Roughly two weeks ago the Greek government, currently facing a financial crisis, announced that it was shutting down its state broadcaster ERT. Immediately Eurovision fans began to worry about how will this affect Greek participation in the contest. Sadly, things look pretty bleak.

ERT was the only broadcaster in Greece that was a full member of the EBU, which is a requirement for participation in the contest. With the broadcaster shut down, that leaves Greece without a full EBU member station. In technical terms that means they can’t participate in the future. Another sad consequence is that 2,850 people are now without work in an economy where the forecast is as bad as Rambo Amadeus’ vocal ability.

Helena Paparizou won for Greece in 2005.
Helena Paparizou won for Greece in 2005.

Greece is a perennial favorite among Eurovision fans, reflected by their success in the new century of Eurovision. Beginning with the band Antique in 2001, Greece has enjoyed a flurry of good results, and is one of the few countries that has never been eliminated in the semi finals. Greece won the entire contest in 2005 with Helena Paparizou, (sometimes spelled Elena, does it really matter people?), and her spicy ethnic piece “My Number One”.

However Greece isn’t invincible, as Carola would howl (with wind blowing her full force), with Eleftheria Eleftheriou coming in 17th in 2012 with her song “Aphrodisiac”. That was a 9-year low for the country. Apparently generic doesn’t go down well with voters. But the Greeks regained their stride this year, coming in 6th place with Koza Mostra & Agathonas Iakovidis. Maybe cute Greek guys in man skirts is the new ticket for a good result? San Marino should take note ASAP.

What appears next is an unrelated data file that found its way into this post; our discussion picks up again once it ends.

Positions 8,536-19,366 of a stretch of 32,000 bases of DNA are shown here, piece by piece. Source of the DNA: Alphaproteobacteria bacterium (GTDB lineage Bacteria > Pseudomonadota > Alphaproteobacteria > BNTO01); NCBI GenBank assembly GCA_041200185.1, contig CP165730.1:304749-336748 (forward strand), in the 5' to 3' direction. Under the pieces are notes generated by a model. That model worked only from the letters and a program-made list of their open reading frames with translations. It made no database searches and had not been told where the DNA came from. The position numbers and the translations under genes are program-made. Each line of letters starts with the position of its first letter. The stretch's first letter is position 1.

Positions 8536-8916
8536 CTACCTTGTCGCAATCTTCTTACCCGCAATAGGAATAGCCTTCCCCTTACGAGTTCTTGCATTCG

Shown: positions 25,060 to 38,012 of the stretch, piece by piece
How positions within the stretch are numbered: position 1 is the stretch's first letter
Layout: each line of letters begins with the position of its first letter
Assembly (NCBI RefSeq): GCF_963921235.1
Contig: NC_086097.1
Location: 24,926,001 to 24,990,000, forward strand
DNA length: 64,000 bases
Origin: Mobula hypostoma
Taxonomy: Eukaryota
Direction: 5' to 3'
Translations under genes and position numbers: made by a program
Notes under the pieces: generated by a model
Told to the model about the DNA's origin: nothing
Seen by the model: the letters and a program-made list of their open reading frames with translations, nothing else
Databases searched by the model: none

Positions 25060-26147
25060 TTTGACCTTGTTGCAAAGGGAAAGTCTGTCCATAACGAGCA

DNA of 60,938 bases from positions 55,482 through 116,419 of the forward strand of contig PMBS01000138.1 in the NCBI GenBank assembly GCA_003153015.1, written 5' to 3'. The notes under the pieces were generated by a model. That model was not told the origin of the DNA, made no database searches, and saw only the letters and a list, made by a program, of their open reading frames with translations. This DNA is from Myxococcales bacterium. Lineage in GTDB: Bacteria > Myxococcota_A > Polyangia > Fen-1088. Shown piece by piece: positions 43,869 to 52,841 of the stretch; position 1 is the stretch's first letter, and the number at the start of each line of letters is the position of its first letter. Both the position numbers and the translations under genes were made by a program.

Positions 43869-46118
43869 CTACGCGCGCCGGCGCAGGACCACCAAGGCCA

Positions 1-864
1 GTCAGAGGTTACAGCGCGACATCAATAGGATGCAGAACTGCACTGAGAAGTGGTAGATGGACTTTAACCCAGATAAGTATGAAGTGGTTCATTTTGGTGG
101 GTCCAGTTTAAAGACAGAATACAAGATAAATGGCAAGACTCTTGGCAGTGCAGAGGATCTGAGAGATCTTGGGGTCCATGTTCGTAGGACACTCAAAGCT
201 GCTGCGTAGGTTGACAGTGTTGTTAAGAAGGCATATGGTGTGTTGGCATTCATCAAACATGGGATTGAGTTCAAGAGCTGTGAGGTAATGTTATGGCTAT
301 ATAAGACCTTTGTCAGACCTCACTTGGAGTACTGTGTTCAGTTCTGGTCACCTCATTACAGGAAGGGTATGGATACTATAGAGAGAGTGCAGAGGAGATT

Eleftheria Eleftheriou
Eleftheria’s aphrodisiac was defective: She only finished 17th at ESC 2012

A Greek absence would certainly leave a sad hole in future contests, but there appears to be a sliver of hope. It has been said that a “scaled down” version of ERT will be introduced after the summer, possibly keeping Greece in the contest. (Perhaps a lower budget means the man skirts will get even shorter). Nothing official has been confirmed yet. But I, along with countless other Eurovision fans, will keep my fingers crossed for good news!

Our readers are certainly optimistic. Here are the results of our recent poll which asked whether y’all think Greece will participate in 2014.

Will Greece Take Part in 2014?
Hells to the YES! Greece ain’t going nowhere: 184 votes, 60.93%
Unfortunately not. They don’t got no money or public broadcast support: 118 votes, 39.07%

Zachary Cook is Wisconsin-based correspondent for WiwiBloggs.com. Follow him on Twitter @CheerZach. Then follow the team from wiwibloggs.com on Twitter at @wiwibloggs and like our Facebook page to keep up with the latest Eurovision news and gossip.

Photos: Entertainment.msn.com and Eurovision.tv (EBU)

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David Thielen
Member

My bet is Greece will be there next year. The Greeks are awesome at muddling through.

Fikri
Guest
Fikri

cyprus should take advantage of this and steal all those great greek artists to represent them instead.

Mike
Guest
Mike

Maybe it’s better Greece is not in ESC 2014. The European diaspora is becoming too much this years. Remember that when Turkey and Bosnia were in Malmö we maybe would be back in the Crystal hall in Baku and mister Mammadov was not a very good singer…

Maybe it’s time for an Western- and an Eastern-Europe ESC! It would be a better decision for good songs from the West and the comeback for countries like Luxembourg and Monaco!

Alex
Guest
Alex

“San Marino should take note ASAP” – I don’t think any other country would have so much succes with those songs unless it’s Greece. Think about it. Would San Marino qualify in the Final with “Alcohol Is Free” and men in kilts? Well, I don’t think so…

Anyway, I believe that Greece should take part in ESC 2014. And it doesn’t matter how greeks will manage to do that. 🙂

Geraldine
Guest
Geraldine

Greece brings the exact same song to Eurovision every year. I like the consistency 🙂 If they leave that will be a huge hole to fill. But I think passion for ESC is so high in Greece that they will cut the budget elsewhere so they can still send a contestant